Lesus

Recently, the Vatican issued a commemorative coin to celebrate the accession of Pope Francis I, featuring the Latin phrase that inspired the new pope to become a priest. Unfortunately there was a minor error in the coins that required the Vatican to recall them. Here is an account in Yahoo News.

Copy editors the world over can empathize (and cringe) with this mistake.

The Vatican issued a recall this week because about 6,000 of commemorative coins spelled the name “Jesus” as “Lesus.”

The medallion celebrating Pope Francis, includes a Latin phrase that reportedly inspired the new pope to become a priest.

In English, the phrase reads: “Jesus therefore sees the tax collector, and since he sees by having mercy and by choosing, he says to him, follow me.”

So it read, in Latin, “Lesus therefore…”. That isn’t too bad compared to other famous typos, and if you could acquire one of these defective coins they will no doubt become very valuable in coming years.

But as a coin dealer told The New York Times, the flawed coins could be highly sought after by collectors.

“Regardless of what the Vatican decides to do now, it’s an interesting purchase for a collector,” Francesco Santarossa, owner of a numismatic and philatelic shop near St. Peter’s Square in Rome, said in a phone interview. “I don’t think they ever made such a mistake in the 600-year-long history of papal medals.”

At least the mistake was only on a coin and not in a new edition of the Bible.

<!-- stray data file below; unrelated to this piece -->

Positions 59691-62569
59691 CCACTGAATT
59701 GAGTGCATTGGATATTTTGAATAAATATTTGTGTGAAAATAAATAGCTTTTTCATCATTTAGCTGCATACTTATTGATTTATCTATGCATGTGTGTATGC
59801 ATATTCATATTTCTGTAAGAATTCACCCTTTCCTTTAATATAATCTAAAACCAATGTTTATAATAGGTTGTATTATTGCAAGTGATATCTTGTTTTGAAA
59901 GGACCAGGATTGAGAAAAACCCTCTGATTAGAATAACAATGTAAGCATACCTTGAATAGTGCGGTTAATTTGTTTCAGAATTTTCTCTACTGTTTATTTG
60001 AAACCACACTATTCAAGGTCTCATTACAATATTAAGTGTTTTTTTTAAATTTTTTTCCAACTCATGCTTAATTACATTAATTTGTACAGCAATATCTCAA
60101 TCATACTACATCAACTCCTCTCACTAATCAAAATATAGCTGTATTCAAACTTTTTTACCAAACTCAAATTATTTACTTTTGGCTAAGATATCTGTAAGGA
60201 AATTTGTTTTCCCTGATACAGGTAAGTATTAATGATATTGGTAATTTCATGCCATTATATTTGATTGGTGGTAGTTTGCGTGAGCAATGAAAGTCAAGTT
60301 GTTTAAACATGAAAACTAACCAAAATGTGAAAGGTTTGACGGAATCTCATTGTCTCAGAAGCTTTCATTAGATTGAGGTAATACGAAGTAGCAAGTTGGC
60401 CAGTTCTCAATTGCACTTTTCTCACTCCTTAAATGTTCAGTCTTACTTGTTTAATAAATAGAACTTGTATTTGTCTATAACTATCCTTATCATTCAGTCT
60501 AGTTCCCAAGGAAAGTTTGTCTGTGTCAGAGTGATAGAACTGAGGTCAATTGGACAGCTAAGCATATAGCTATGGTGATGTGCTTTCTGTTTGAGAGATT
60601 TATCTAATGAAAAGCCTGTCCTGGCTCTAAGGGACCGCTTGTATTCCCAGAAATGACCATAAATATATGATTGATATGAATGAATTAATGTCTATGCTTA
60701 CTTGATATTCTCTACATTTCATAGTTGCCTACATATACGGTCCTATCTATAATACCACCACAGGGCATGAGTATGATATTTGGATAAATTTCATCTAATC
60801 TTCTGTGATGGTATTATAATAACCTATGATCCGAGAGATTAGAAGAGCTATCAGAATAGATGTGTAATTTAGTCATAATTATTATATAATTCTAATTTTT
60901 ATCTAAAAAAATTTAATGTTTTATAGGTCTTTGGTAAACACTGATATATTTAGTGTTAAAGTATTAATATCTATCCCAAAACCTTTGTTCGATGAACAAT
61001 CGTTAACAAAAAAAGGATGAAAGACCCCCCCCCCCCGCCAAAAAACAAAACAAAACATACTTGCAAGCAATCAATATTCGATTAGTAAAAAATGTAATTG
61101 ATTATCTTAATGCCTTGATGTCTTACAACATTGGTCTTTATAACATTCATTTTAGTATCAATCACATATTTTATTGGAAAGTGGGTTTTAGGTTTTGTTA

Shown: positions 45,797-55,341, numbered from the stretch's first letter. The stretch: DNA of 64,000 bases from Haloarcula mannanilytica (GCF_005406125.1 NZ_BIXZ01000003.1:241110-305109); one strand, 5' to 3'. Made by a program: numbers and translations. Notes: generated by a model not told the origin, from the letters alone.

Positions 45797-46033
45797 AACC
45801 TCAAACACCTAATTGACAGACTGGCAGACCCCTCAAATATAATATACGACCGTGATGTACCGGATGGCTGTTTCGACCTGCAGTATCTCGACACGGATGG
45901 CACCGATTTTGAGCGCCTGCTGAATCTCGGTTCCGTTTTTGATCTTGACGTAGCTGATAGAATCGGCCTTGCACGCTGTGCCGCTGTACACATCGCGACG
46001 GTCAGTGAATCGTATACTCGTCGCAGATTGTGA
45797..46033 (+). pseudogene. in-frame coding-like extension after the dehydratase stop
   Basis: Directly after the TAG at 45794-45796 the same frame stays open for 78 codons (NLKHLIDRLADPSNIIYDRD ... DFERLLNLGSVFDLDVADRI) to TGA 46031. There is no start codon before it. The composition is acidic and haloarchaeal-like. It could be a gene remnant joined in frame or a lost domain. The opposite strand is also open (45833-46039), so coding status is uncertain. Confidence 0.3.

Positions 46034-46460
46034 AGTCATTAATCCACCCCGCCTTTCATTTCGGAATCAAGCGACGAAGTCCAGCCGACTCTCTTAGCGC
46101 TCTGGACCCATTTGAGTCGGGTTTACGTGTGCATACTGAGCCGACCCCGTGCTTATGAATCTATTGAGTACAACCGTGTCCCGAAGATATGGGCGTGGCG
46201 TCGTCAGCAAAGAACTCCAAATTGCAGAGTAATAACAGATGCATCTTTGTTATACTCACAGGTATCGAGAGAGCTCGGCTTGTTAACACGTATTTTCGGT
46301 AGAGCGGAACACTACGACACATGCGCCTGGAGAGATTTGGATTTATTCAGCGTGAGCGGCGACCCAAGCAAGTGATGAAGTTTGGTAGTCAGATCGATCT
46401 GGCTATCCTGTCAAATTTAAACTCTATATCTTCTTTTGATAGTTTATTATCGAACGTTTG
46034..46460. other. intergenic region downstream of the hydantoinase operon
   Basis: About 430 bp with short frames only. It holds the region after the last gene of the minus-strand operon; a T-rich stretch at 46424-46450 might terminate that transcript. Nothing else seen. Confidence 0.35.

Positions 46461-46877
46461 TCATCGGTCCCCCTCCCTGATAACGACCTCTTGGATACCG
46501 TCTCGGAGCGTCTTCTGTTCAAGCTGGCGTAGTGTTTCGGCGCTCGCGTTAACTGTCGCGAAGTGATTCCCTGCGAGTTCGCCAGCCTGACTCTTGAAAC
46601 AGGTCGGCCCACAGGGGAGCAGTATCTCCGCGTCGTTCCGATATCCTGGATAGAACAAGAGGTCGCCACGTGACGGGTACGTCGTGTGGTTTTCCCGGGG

Of course, the Vatican copy editors aren’t the first to miss a typo. There are many other famous mistakes throughout the history of Christian printing.

For example, the 1631 printing of the King James Version Bible has been dubbed the “Wicked Bible.” As one peruses the 10 Commandments, one will notice that Exodus 20:14 reads “Thou shalt commit adultery.”

England’s King Charles 1 and the Archbishop of Canterbury were not amused. Most copies of that bible were burned. The printers were fined 300 pounds (a large sum at the time) and lost their printing license. Only 11 copies of the “Wicked Bible” are known to exist today. The New York Public Library and The British Library in London each have copies.

And there’s the 1612 King James edition of the “Printer’s Bible,” which famously rewrites Psalm 119: 161  “Printers have persecuted me without a cause” rather than “Princes have persecuted me…” Speculation is that a typesetter, disgruntled with his publisher, introduced this error.

There are many more examples of “bible errata,”often amusing in retrospect but scandalous in the day. For example, A KJV printing in 1611 became known as the “Judas Bible.” It replaced “Jesus” with “Judas” in the passage from Matthew 26:36 “Then cometh Jesus with them unto a place called Gethsemane, and saith unto the disciples, Sit ye here, while I go and pray yonder.”

I wonder if anyone with a copy of the Wicked Bible ever said to their spouse that they were required to commit adultery because the Bible told them so.

 

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